SB 110--DEFEATED! This bill would have allowed the expansion of landfills that have been permitted to be built over “significant groundwater recharge areas.” Thanks to tremendous grassroots efforts and the work of several GWC partners, this bill was tabled and not allowed to move this session.  

Deadhead Log Mining on South Georgia Rivers

SB 218. DEFEATED! This bill would have allowed people who want to mine submerged logs from river beds to set their own price via a sealed bid process rather than pay a fair price set by the state for the logs, which is the way the DNR Board previously determined the issue should be dealt with. This bill was defeated on the House floor thanks to the efforts of our GWC partners. Submerged logs provide important habitat for aquatic species and disturbing logs buried in river sediment could release contaminants from years old pollution that is sequestered in the river bottom.

billboards vs. trees

HB 179--This bill is now before Gov. Deal for his signature, but there is widespread opposition to this measure. This bill would allow billboard companies to cut more (and larger) trees from in front of roadside billboards on publicly owned land. This program costs the state hundreds of thousands of dollars each year through concessions to billboard owners. Billboards contribute to visual clutter along our highways and reduce the scenic beauty of the state. CRBI strongly opposes this bill.

Energy efficient light bulbs a bad idea?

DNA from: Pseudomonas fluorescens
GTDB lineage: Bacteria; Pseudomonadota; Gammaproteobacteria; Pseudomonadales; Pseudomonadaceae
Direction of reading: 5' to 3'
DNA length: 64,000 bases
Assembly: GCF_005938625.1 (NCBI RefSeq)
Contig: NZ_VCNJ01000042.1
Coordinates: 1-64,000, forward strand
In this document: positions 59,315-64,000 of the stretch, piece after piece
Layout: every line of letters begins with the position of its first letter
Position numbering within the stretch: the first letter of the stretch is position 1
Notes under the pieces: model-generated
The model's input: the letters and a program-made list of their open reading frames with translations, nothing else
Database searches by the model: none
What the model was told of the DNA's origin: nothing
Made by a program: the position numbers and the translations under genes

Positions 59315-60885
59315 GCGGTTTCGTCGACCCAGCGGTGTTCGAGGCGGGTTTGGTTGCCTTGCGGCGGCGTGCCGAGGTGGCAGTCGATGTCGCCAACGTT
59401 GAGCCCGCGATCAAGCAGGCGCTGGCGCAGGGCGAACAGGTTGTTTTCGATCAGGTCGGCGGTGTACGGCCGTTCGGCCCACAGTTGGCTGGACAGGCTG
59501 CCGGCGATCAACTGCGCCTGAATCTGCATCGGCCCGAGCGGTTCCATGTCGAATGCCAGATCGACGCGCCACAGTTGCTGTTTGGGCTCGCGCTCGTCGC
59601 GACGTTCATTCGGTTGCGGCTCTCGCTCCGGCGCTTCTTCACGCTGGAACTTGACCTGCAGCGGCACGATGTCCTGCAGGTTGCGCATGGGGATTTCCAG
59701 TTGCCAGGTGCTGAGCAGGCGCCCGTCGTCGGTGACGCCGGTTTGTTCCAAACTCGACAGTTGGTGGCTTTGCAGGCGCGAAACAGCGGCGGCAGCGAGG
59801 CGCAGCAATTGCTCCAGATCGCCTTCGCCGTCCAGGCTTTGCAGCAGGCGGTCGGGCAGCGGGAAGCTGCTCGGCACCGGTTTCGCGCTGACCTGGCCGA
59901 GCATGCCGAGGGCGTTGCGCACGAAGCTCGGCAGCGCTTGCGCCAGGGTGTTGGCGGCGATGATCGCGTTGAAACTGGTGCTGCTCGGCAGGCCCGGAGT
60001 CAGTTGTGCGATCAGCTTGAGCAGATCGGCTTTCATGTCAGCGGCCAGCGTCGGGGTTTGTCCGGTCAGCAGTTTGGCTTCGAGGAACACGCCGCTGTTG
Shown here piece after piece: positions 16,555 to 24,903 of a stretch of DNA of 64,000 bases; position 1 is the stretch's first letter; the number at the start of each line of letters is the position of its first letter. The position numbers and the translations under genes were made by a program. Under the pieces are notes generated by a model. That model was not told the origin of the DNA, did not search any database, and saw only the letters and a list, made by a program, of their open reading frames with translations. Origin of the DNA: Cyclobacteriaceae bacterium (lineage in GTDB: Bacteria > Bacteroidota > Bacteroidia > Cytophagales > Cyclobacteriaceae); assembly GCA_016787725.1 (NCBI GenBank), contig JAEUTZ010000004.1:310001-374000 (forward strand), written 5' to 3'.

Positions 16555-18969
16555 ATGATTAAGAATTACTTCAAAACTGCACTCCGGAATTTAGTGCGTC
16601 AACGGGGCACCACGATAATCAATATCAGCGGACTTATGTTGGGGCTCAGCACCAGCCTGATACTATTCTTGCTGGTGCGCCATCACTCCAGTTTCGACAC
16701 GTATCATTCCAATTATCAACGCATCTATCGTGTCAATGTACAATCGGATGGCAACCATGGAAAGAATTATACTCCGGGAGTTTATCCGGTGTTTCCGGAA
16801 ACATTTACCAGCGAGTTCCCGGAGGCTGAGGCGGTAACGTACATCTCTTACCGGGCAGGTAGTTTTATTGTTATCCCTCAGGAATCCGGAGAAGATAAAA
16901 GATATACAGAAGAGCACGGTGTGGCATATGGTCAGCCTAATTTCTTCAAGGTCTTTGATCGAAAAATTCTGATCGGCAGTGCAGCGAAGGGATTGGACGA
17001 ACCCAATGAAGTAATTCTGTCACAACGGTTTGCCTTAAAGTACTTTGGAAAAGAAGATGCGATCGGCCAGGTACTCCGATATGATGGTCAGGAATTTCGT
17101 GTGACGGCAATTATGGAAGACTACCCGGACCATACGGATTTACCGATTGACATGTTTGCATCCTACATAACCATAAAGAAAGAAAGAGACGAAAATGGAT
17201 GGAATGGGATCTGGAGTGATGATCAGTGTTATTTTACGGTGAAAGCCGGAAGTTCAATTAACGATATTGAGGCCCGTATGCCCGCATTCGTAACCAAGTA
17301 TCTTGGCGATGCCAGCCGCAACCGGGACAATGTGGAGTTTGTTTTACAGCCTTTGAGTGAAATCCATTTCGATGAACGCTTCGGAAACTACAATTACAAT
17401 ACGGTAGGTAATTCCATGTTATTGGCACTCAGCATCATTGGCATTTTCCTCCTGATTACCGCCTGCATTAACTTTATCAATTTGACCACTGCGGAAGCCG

SB 61--A measure by Coosa River Basin legislator, Sen. Barry Loudermilk (R-Cassville), this bill is introduced in response to federal energy efficiency standards expected to eliminate all incandescent light bulbs by 2014 in favor of more energy efficient compact fluorescent light (CFLs) bulbs. The bill would exempt light bulbs made in Georgia that are not exported across state lines from federal energy efficiency guidelines. It remains unclear how many light bulbs are actually manufactured in Georgia and whether those manufacturers would be willing to produce light bulbs that can only be sold in Georgia. CFLs use 75 percent less electricity than incandescent light bulbs. These energy savings can help reduce mercury emissions from coal-fired power plants, and thus reduce the amount of this toxin that enters our rivers' aquatic food chain. While consumer choice is important, the federal guidelines are designed to move us toward a more sustainable future. This bill passed the Senate but mercifully died in the House.